and the dismissal of staff was a major knock-back, for which Welby
felt personally responsible, an emotionally draining episode. He
called it an "experience of grief", and reflected:
. . .
the pressures of achievement, or working towards targets, or trying
to get things done, are the ones that knock us off course. I had a
significant failure this autumn, and struggled profoundly,
emotionally, in terms of stress and trying to know what to do. At
times like that, and just as much in the pressure of success, we
can find we are no longer the people we want to be or even feel
comfortable being. My aim for 2006 is to keep my core values in the
centre of what I do, and maintain the boundaries that tell me where
I am going wrong.
Within the Coventry
Cathedral chapter, there was a "full and frank exchange of views"
about homosexuality, after Canon Jeffrey John withdrew his
acceptance of the post of Bishop of Reading. Welby asked, "How can
we go around the world trying to talk about reconciliation . . .
when we don't live it out in our own community?"
Welby made his own
position clear, writing that "sexual practice is for marriage, and
marriage is between men and women, and that's the biblical
position." Such a view was pastorally difficult, "but it's what the
Bible says". Therefore, the question of right and wrong in the
Jeffrey John affair "matters enormously . . . truth is
None the less, he was
perturbed at the manner in which Canon John's nomination as a
bishop was debated by the Church: "the public arguing through the
columns of The Times, the Telegraph and over the
BBC has not helped evangelism. . . I'm not saying that the issue
isn't important: it's just not the right way of doing it."
He reiterated that,
whatever people might think about the principles at stake, "it
cannot be right that the secular press is a substitute for dialogue
between Christians, a vitriolic go-between that makes our
communication with other people who follow Christ more difficult,
not more easy."
He lamented that the
Church of England's "destructive" arguments over homosexuality were
"a diversion of effort", a distraction from the task of "seeking to
win the 92 per cent of this population who never go near a church
and find the whole debate completely incomprehensible". Nothing, he
warned, was "a greater sapper of spiritual passion" than public
At Coventry Cathedral,
the Dean, the Very Revd John Irvine, created space for "an open
conversation" about homosexuality during a Sunday-evening service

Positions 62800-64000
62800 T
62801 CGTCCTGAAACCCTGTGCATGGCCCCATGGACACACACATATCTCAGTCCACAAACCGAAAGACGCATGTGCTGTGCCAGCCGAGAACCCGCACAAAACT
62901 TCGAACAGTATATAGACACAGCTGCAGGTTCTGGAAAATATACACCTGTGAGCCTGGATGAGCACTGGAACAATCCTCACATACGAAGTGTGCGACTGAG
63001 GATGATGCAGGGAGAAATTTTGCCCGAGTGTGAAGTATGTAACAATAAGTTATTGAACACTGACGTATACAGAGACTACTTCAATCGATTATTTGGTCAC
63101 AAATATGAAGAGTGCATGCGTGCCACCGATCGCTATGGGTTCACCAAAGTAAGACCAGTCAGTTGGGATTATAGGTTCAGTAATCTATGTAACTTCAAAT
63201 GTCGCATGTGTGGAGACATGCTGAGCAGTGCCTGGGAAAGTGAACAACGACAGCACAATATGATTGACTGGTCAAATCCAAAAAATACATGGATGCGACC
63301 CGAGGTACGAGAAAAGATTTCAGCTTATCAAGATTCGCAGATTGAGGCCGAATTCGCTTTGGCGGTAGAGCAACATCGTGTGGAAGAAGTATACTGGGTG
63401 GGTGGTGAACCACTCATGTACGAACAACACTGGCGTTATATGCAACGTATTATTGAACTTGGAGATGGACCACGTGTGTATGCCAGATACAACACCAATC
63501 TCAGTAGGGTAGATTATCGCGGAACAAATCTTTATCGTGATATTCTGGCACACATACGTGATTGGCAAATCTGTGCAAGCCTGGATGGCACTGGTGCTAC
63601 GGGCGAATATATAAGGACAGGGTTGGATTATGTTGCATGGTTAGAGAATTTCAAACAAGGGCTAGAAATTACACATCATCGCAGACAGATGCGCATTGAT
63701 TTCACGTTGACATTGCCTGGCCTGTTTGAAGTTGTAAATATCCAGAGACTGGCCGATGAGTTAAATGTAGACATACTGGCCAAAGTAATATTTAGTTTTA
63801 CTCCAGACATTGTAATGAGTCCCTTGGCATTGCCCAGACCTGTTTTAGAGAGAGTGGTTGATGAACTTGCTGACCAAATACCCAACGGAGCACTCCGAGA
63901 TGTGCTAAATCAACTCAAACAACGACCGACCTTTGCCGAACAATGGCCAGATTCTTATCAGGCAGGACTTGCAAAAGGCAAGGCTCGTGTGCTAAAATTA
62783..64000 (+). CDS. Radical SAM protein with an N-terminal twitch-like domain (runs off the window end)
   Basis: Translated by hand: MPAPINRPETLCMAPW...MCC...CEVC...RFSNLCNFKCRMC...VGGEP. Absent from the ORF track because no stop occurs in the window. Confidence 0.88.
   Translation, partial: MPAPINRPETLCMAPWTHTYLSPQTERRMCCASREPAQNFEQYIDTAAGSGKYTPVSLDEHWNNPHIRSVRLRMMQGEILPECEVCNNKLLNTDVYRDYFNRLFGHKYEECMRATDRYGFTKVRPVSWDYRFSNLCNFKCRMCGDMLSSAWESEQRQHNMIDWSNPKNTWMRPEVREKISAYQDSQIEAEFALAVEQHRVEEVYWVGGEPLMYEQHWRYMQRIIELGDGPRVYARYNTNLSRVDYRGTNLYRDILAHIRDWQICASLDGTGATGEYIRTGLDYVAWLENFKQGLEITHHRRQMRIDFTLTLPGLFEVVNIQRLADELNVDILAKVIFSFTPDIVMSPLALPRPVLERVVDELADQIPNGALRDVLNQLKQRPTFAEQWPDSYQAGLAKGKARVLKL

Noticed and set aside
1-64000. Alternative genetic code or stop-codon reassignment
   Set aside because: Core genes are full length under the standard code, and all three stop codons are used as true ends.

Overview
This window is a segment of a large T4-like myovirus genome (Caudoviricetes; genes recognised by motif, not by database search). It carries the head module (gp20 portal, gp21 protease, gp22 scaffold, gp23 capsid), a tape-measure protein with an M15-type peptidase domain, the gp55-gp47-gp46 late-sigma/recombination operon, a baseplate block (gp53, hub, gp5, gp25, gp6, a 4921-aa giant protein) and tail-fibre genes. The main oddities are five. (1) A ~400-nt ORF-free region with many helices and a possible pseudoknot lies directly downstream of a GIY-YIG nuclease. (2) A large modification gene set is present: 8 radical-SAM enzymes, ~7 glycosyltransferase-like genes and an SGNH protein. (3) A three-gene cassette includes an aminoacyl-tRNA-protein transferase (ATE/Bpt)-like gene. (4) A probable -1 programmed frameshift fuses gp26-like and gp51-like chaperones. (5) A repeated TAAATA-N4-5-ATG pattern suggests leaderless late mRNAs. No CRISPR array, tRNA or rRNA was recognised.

in spring 2004. Welby debated the issue with his friend, the Revd
Adrian Daffern (the Canon Precentor), seeking to model to the
congregation a generous and prayerful approach to theological
dialogue in a spirit of harmony.
After the event, Welby
reflected: "in God's grace we managed to disagree profoundly, but
without bitterness, without rancour. I cannot deny he's a
Christian: he loves the Lord Jesus Christ. I disagree profoundly
with some of his interpretation of scripture and am quite happy to
say so in public," but their conversation had taken "the sting out
of the debate", and "had an immense effect in bringing people
towards Jesus Christ".
WELBY first encountered
Anglican Benedictines as an ordinand in the early 1990s, when he
spent four days on retreat at Elmore Abbey, near Newbury, in
Berkshire, at the recommendation of his stepfather, Lord Williams
During his first retreat,
Welby found the liturgical rigour of the community difficult to
cope with, "the regularity, the vast chunks of psalms, the lack of
spontaneous worship". But he soon came to find the discipline a
There are also moments of
awe, as through sheer repetition the word of God penetrates my
thick skull, and I see afresh. Above all, for me, there is the
encouragement of ordinary people seeking to live out a life of
integrity in community, with Christ at the centre, guided by a Rule
of incandescent common sense.
Welby was a regular
visitor to Elmore, and in 2004 became a Benedictine oblate (similar
to the "third order" among the Franciscans and Dominicans),
committing himself to following Benedict's Rule in his daily life.
To his parishioners, he explained that the Rule was "full of good
stuff" and remarkably contemporary as an antidote to stress.
He pointed especially to
Benedict's emphasis on a balanced lifestyle (a mixture of work,
prayer, and rest), stable relation- ships, and freedom from chasing
He also later noted
Benedict's counter-cultural emphasis on obedience: "I am very
challenged by it. As a canon, I have sworn obedience to the Queen,
the Bishop, and the Dean (the last two with explicit
qualifications!). . . I don't do obedience very well. Nor do many
Yet he admitted that
obedience to those in authority was essential for the flourishing
of a Christian community, and a reflection of their obedience to
These are edited extracts from Archbishop Justin
Welby: The road to Canterbury by Andrew Atherstone. It is
published this week by DLT at £7.99 (CT Bookshop £7.20 Use code CT618 );